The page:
Unsolicited comments are unfortunately a fact of life for most people with a chronic health condition. Today I want to discuss a couple of different viewpoints to keep in mind when dealing with these remarks.
One issue that comes up time and time again when speaking to other people with narcolepsy (and people with chronic health conditions in general) is the annoying things that people will always say to you regarding your condition and their personal opinions on how you should be treating it.
Many of us have been told by friends, relatives and co-workers about how we should be doing more to combat our condition, or that there is some magical cure out there that we are not aware of. People with no knowledge of narcolepsy whatsoever will claim that their uncles girlfriend “had” narcolepsy but “cured” it using homeopathy or acupuncture, or tell you about an article they read that said a paleo/gluten free/low carb diet will take away all narcolepsy symptoms.
Other common complaints revolve around things like “thinking positive”, “doing more exercise”, “meditating” or “trying supplement xxx”.
In many ways, I agree that these comments can be ignorant and offensive. First of all, they most often come from people who actually know nothing about narcolepsy, how it is caused or treated, or even how it actually affects your life. They also don’t know anything about your personal medical history and how other conditions or ailments may be impacting your ability to follow their advice.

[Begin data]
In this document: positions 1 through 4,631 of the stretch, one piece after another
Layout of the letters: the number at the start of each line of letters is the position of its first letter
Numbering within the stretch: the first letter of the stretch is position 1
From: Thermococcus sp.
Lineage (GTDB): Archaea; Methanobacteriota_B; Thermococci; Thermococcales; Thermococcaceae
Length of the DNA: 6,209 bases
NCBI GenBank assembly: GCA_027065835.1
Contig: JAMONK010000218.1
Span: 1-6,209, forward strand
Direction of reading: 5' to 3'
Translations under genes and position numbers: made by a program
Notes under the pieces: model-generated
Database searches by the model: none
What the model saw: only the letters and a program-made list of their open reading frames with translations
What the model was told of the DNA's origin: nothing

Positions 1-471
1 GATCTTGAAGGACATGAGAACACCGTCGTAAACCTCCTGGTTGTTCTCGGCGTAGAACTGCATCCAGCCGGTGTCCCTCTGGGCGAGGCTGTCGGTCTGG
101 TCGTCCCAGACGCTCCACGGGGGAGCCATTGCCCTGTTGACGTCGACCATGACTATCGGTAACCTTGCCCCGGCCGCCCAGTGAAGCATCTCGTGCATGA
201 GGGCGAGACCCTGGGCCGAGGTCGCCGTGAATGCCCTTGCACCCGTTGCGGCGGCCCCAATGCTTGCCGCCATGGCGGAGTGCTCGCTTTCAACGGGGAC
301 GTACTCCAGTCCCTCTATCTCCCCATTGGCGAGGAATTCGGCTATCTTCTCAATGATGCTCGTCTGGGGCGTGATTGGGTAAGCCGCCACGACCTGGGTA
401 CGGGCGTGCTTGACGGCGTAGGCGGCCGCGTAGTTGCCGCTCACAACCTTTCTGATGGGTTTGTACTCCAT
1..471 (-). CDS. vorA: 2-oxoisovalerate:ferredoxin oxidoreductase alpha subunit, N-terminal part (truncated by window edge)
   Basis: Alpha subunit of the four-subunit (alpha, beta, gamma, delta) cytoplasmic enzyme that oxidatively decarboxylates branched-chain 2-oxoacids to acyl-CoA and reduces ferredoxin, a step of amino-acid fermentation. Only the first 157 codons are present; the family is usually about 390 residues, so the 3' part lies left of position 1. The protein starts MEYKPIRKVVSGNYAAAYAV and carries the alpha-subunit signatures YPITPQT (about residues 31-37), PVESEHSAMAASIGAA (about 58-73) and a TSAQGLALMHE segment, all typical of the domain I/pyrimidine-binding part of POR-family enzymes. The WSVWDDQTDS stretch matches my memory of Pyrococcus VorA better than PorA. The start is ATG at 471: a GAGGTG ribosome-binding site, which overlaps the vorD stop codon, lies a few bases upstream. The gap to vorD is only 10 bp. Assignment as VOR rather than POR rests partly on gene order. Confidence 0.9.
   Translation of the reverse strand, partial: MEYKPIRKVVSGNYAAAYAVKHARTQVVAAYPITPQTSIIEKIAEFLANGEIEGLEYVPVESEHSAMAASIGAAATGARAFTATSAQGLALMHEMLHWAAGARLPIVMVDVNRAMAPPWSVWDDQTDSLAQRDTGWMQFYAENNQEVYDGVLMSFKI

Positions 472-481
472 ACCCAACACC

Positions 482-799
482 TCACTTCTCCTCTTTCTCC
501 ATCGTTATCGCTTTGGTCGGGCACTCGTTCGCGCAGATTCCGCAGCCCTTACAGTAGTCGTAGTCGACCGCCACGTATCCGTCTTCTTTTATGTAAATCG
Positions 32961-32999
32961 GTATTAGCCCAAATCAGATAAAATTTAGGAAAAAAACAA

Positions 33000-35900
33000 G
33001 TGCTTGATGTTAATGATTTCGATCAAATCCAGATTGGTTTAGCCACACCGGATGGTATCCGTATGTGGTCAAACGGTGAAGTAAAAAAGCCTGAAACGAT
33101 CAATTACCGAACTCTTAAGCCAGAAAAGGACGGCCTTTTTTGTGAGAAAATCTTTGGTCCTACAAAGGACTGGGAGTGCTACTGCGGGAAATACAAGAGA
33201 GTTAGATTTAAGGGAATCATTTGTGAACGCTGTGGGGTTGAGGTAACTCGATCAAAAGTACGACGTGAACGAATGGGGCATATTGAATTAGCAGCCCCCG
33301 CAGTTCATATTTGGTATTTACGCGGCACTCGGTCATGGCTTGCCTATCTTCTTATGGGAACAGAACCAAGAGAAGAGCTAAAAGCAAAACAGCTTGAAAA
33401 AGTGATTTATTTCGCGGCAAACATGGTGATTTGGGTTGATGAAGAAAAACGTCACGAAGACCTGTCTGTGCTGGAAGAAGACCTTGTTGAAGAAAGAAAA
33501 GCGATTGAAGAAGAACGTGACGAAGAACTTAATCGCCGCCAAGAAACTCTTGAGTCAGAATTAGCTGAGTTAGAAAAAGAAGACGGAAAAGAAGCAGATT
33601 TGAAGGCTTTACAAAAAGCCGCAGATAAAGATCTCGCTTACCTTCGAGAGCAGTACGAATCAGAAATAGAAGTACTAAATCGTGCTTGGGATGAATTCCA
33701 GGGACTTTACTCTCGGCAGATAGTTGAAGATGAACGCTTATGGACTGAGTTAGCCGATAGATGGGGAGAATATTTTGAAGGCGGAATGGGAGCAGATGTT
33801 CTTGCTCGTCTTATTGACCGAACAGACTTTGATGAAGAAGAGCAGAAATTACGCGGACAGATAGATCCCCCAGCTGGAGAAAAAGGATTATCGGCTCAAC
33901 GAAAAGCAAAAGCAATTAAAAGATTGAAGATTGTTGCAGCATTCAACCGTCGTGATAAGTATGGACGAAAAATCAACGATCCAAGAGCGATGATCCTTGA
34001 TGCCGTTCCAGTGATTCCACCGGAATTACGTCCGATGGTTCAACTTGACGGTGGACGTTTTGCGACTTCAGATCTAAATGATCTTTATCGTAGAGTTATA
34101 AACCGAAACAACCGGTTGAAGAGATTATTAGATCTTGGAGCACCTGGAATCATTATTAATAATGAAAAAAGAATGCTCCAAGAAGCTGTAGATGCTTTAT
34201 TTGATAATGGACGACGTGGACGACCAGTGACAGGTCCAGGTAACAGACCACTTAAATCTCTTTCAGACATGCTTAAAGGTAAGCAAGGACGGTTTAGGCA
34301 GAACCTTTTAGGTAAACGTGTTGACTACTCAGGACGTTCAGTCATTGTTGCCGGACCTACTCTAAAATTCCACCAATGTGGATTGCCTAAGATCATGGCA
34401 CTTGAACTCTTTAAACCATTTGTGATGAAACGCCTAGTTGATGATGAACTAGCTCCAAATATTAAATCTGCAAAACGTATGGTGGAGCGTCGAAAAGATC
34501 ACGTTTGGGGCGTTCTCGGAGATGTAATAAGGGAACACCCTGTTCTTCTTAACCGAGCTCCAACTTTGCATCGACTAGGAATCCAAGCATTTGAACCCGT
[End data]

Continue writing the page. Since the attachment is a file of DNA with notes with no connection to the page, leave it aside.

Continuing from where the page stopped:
I do often find these comments very patronising. As a person with narcolepsy, a condition that affects me every day of my life, you can be sure that if there is a treatment out there (no matter how dubious) I will have probably already heard about it, researched it, decided whether it seemed legitimate, and tried it for myself to see if it made a difference. I do not sit around just complaining about my condition without seeking new information and solutions.
I do also find it a bit rude of people to say these things as making unsolicited comments about what I should or shouldn’t be doing with my body is a bit invasive, especially coming from someone who knows nothing about it. From some people I do feel that there is an implication that I should be doing more somehow, that I am causing my own problems in life through inaction, and this is the most offensive idea of them all.